Commentary on Published Pieces

Commentary on “A Microsome of Married Life: The Grocery List” by JB Bilbrey from TBP 2019

Shelby Good is an Assistant Poetry Editor of The Broken Plate. They are a senior English major with a concentration in Creative Writing. In this post, Shelby provides commentary on JB Bilbrey’s piece “A Microsome of Married Life: The Grocery List,” which was previously published in our 2019 issue of The Broken Plate.



If you take a stroll through The Broken Plate’s 2019 issue and stop by page 42, you’ll find JB Bilbrey’s poem “A Microsome of Married Life: The Grocery List.” Here, you’ll be lead through the married life via a shopping list and get a tiny glimpse of the intimacies between the narrator and their partner.

True to its form, it is written like a grocery list, but interjected in italics are the narrator’s notes responding to their partner post-shopping. It’s very sweet and it offers a lot of character for both parties while giving a bit of insight into their lives.

The very first lines reveal so much: “Don’t forget to bring the reusable bags, help the environment / I totally forgot, maybe next time you should come with me.” The narrator is forgetful and it’s something comes up later as well when they buy the blue corn tortilla chip trips instead of the triangle ones and goes “Oops.” Also, the hilarity of their partner wanting a specific kind of beef and the narrator lamenting the fact that they have no idea how to buy beef. It makes it so easy for the reader to relate.

That’s also what’s really endearing about this poem; it’s really easy to relate to it and its characters, regardless if you live a married life or not. From the forgetful narrator who struggles to search for and buy the things they need from the grocery store (i.e. unable to find a reusable Keurig coffee filter), to their partner who just wants some frozen pizza and doesn’t like green grapes.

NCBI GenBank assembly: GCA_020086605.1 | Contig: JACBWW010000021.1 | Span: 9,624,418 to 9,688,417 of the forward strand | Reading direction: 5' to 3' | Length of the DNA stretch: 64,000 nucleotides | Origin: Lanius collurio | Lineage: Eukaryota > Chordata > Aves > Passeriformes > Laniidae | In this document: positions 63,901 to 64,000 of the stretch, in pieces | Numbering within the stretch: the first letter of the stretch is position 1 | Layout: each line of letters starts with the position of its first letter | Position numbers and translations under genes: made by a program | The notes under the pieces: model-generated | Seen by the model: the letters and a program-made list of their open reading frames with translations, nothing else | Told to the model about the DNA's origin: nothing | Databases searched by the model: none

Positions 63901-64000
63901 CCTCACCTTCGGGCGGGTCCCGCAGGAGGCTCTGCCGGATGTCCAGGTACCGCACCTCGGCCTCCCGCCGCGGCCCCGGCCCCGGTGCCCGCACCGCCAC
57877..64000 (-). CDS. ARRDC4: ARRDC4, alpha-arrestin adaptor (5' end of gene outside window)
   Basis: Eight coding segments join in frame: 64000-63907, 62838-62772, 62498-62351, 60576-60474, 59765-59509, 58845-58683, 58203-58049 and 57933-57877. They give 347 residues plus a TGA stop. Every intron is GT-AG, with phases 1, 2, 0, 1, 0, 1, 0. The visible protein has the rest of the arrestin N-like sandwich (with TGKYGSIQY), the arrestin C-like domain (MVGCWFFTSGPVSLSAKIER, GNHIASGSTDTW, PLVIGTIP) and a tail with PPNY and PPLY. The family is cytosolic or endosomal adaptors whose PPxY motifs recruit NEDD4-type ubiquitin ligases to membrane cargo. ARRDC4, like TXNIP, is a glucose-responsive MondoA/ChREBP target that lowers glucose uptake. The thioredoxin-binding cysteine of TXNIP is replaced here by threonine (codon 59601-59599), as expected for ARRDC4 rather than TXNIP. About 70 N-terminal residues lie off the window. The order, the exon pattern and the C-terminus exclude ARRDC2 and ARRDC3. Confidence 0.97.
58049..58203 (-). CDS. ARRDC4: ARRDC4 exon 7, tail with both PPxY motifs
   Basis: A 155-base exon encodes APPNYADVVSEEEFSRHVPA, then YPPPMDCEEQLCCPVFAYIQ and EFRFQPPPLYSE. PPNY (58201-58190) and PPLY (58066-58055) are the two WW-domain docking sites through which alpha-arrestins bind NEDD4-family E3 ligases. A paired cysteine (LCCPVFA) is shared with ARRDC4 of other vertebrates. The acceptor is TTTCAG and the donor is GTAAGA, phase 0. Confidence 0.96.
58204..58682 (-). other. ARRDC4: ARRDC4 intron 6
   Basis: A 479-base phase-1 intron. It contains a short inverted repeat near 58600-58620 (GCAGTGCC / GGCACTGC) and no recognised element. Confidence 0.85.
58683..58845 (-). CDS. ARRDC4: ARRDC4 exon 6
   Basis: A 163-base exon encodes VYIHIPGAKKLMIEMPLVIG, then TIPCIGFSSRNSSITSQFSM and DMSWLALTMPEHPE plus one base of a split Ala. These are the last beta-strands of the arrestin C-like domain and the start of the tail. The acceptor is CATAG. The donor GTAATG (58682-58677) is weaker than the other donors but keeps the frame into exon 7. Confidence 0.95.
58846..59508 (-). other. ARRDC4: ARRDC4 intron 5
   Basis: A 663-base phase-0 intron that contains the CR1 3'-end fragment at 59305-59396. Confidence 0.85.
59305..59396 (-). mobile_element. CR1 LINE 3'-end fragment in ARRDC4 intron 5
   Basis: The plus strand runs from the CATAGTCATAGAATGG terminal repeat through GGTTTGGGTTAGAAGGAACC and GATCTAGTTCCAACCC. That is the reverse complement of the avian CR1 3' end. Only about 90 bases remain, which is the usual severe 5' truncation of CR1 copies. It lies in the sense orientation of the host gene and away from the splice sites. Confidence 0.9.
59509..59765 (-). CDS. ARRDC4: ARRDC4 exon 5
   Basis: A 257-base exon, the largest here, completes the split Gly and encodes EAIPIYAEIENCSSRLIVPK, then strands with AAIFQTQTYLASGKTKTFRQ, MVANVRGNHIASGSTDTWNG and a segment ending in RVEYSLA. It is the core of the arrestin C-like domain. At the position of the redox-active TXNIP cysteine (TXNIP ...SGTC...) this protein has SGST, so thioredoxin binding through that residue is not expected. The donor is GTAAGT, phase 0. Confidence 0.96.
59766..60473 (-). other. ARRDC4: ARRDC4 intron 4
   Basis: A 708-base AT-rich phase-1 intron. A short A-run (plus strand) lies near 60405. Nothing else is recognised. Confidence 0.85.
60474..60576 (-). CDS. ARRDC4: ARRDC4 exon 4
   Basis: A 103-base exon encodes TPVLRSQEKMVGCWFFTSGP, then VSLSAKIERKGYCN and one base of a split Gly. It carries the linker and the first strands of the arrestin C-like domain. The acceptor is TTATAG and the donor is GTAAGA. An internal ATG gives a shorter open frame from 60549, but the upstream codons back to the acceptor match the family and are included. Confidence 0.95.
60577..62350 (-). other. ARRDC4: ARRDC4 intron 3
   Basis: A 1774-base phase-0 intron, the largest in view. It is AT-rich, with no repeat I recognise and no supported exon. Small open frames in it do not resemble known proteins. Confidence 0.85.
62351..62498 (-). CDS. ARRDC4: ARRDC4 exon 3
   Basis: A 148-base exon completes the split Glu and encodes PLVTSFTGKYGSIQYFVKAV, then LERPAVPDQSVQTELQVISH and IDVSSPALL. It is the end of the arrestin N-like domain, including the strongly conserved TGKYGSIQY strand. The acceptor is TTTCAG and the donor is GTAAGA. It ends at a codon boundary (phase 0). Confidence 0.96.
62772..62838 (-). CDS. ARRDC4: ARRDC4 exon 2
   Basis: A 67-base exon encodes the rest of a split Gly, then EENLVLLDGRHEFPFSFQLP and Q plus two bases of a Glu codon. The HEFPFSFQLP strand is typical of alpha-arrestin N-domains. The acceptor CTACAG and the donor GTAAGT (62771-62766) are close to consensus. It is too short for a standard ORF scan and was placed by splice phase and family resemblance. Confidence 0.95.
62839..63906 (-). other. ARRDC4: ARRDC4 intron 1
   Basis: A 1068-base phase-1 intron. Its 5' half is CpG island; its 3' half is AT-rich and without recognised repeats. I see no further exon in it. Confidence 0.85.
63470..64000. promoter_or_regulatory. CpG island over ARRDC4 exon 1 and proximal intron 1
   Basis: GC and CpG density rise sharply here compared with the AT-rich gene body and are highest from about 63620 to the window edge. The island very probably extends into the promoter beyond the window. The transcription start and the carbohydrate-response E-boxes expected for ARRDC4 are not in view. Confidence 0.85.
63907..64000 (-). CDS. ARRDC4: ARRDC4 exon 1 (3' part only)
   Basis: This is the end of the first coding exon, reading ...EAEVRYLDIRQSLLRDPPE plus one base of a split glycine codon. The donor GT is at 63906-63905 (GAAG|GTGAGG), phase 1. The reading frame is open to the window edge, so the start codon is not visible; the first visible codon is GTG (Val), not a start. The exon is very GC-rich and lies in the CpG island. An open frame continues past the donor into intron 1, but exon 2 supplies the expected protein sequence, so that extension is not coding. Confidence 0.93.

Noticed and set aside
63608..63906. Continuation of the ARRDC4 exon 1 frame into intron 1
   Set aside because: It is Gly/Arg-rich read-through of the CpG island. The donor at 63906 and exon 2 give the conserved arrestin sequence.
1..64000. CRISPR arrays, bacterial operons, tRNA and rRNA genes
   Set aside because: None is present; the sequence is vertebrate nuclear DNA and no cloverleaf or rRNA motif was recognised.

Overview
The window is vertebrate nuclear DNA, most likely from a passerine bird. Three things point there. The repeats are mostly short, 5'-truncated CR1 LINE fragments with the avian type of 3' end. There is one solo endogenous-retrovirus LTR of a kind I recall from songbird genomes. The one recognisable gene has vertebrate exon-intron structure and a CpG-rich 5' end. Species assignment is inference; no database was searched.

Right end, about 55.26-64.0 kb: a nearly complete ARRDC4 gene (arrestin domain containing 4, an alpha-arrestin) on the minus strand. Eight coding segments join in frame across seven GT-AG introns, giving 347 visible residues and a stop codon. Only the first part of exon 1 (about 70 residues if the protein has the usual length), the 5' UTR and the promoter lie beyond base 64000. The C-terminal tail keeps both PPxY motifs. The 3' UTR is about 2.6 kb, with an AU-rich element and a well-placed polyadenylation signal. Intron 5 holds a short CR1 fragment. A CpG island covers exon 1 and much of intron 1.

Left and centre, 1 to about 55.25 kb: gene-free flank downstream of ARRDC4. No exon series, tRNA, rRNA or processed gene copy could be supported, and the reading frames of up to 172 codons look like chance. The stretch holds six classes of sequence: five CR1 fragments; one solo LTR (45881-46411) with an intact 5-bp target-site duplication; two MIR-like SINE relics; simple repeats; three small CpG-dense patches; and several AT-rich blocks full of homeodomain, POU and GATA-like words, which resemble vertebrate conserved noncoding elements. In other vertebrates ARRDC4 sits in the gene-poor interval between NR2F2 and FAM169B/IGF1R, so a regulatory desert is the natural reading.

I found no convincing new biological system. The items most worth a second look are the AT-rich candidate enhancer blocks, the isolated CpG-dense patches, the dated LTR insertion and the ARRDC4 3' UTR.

Seeing as this is a microsome of married life, the reader does get little glimpses into their life. The narrator has a new schedule which means more packed lunches. Their partner has late-night classes which means they need extra granola bars. It’s not a lot but these little details help flesh out the characters make them feel like real people the reader could talk to.

Some of the sweeter moments are when the narrator’s partner needs Excedrin Extra Strength and the narrator replies with “I’m on it,” and the reply to cookie cake being: “I got the last one they had, yay!” It sounds like a text you send your friend and it’s just really adorable. But ultimately the sweetest part is right at the end with: “Here is a little surprise to brighten your day / Turkey Hill Sweet Tea” which is the perfect spot to end on.

Overall, this is a very sweet and endearing poem that the reader can derive a lot of joy from reading. It has a warm, homey vibe that one can relax to and feel good about the world, which is quite a pleasant feeling considering the trying times these days.